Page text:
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US tent city shut down

June 06 2010
New Jersey encampment closed after church steps in to promise its rersidents  housing
A homeless tent city has been closed down after a church promised its residents free housing for a year.

The encampment in Camden, New Jersey (one of America's poorest cities), was disbanded last month when the 50 people who had lived there were taken to a hotel before being given homes for 12 months.

The last day for the tent city, also known as Transitional Park, came three weeks after a deadline to close the place came and went; social service agencies had been unable to find all the residents places to live. Many of the residents - some who had lived there for three years - wanted to live under roofs, but they did not want to be moved around by government agencies.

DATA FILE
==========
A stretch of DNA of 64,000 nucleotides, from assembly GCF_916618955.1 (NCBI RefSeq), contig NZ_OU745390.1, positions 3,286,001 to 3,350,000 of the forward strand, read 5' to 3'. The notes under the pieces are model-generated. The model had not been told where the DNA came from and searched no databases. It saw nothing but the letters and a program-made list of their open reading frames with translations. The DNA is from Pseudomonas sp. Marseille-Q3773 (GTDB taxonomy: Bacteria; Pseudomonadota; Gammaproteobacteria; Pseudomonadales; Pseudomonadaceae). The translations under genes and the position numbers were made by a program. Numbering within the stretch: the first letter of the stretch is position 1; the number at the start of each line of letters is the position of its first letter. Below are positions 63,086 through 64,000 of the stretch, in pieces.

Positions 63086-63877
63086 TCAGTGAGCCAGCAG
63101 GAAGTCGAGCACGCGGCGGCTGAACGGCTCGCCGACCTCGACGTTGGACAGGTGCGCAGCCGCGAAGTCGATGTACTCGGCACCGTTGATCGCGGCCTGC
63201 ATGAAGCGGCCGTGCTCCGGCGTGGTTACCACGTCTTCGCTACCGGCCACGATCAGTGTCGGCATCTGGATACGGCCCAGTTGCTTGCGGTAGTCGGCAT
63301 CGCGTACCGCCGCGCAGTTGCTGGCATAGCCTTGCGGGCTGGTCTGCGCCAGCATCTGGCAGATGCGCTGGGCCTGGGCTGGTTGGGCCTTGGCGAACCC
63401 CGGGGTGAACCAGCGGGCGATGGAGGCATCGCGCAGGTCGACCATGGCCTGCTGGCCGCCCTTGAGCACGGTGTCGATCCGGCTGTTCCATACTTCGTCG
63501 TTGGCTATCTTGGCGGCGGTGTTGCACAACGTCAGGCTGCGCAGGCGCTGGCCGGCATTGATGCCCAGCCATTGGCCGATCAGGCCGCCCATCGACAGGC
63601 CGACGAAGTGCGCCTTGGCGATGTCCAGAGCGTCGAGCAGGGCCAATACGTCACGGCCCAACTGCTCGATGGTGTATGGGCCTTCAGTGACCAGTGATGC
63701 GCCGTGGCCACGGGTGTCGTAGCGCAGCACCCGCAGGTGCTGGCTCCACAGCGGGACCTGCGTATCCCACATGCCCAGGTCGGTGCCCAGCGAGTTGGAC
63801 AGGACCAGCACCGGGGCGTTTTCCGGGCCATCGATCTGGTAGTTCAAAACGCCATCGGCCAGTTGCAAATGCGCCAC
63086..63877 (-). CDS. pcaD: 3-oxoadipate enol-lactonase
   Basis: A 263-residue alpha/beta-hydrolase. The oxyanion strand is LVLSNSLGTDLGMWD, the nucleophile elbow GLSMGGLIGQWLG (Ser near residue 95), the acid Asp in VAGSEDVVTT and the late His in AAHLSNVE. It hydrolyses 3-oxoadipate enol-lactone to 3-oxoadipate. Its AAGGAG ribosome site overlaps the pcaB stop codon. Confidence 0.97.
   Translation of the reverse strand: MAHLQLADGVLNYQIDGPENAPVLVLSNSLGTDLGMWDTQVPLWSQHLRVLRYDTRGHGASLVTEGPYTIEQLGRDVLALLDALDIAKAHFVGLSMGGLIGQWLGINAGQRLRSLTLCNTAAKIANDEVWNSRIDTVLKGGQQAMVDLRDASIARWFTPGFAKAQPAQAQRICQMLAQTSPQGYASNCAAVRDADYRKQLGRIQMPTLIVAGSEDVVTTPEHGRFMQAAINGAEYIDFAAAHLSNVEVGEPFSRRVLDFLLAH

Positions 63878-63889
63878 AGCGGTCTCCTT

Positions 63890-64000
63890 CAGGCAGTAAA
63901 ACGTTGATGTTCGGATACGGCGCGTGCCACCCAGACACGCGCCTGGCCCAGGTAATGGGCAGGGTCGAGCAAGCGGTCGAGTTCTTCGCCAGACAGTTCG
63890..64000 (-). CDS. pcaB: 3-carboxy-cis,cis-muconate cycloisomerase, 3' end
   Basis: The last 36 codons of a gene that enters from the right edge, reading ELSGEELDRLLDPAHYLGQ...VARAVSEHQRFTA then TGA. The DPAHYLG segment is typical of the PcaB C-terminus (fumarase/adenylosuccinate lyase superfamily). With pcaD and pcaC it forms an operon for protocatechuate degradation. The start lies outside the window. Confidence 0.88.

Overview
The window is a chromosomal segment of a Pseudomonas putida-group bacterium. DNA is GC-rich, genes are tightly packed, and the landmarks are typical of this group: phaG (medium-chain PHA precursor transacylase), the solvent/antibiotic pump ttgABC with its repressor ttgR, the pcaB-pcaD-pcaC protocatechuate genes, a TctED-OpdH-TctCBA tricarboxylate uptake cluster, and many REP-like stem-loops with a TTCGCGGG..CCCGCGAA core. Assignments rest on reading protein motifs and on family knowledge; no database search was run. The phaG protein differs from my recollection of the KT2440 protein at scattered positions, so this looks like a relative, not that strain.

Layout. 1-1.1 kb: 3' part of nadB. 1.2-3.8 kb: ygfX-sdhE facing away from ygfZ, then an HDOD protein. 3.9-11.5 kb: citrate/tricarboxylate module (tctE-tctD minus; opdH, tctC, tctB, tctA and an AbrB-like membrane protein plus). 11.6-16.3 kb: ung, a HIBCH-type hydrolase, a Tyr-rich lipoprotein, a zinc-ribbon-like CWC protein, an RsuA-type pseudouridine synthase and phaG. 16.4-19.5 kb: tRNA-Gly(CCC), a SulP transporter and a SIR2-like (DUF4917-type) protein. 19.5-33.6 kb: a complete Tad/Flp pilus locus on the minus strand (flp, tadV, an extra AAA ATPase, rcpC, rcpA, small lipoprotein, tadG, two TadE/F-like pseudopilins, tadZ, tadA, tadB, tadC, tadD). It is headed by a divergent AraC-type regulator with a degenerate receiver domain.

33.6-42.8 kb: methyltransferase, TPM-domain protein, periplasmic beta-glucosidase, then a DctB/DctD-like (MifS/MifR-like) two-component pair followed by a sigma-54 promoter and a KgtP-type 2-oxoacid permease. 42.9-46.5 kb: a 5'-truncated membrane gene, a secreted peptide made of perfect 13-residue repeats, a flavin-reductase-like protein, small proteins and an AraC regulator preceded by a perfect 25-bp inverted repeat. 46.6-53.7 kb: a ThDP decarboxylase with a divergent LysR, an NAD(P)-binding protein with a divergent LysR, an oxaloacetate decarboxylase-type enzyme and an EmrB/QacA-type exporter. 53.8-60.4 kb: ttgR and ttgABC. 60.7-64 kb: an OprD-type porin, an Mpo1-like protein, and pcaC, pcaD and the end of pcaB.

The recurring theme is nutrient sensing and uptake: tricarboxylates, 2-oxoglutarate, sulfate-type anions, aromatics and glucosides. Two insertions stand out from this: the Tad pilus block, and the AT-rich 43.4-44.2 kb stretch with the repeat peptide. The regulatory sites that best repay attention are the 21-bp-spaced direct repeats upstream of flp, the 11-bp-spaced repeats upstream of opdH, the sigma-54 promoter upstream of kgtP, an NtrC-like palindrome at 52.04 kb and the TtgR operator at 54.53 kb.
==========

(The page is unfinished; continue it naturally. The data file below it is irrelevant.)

The generous helpline came from pastor and businessman Amir Khan, who was moved into action after seeing a video of the camp, which is hidden on public land between train tracks and a highway. Mr Khan said he couldn't sleep for days after he saw the site's conditions, including no running water or electricity. He said: "We said, 'How dare we live in the lap of luxury and have this in our backyard." With the help of his church, they have raised more than $25,000 (17,000) and hope, ultimately, to raise 10 times this amount.

But some residents were anxious about the camp's closure. Jason Strom, 31, said: "If I came to their home and said, 'Pack up and come with me,' how would they feel?" He was also worried that with no access to drugs, that some people were going to be sick during the hotel stay.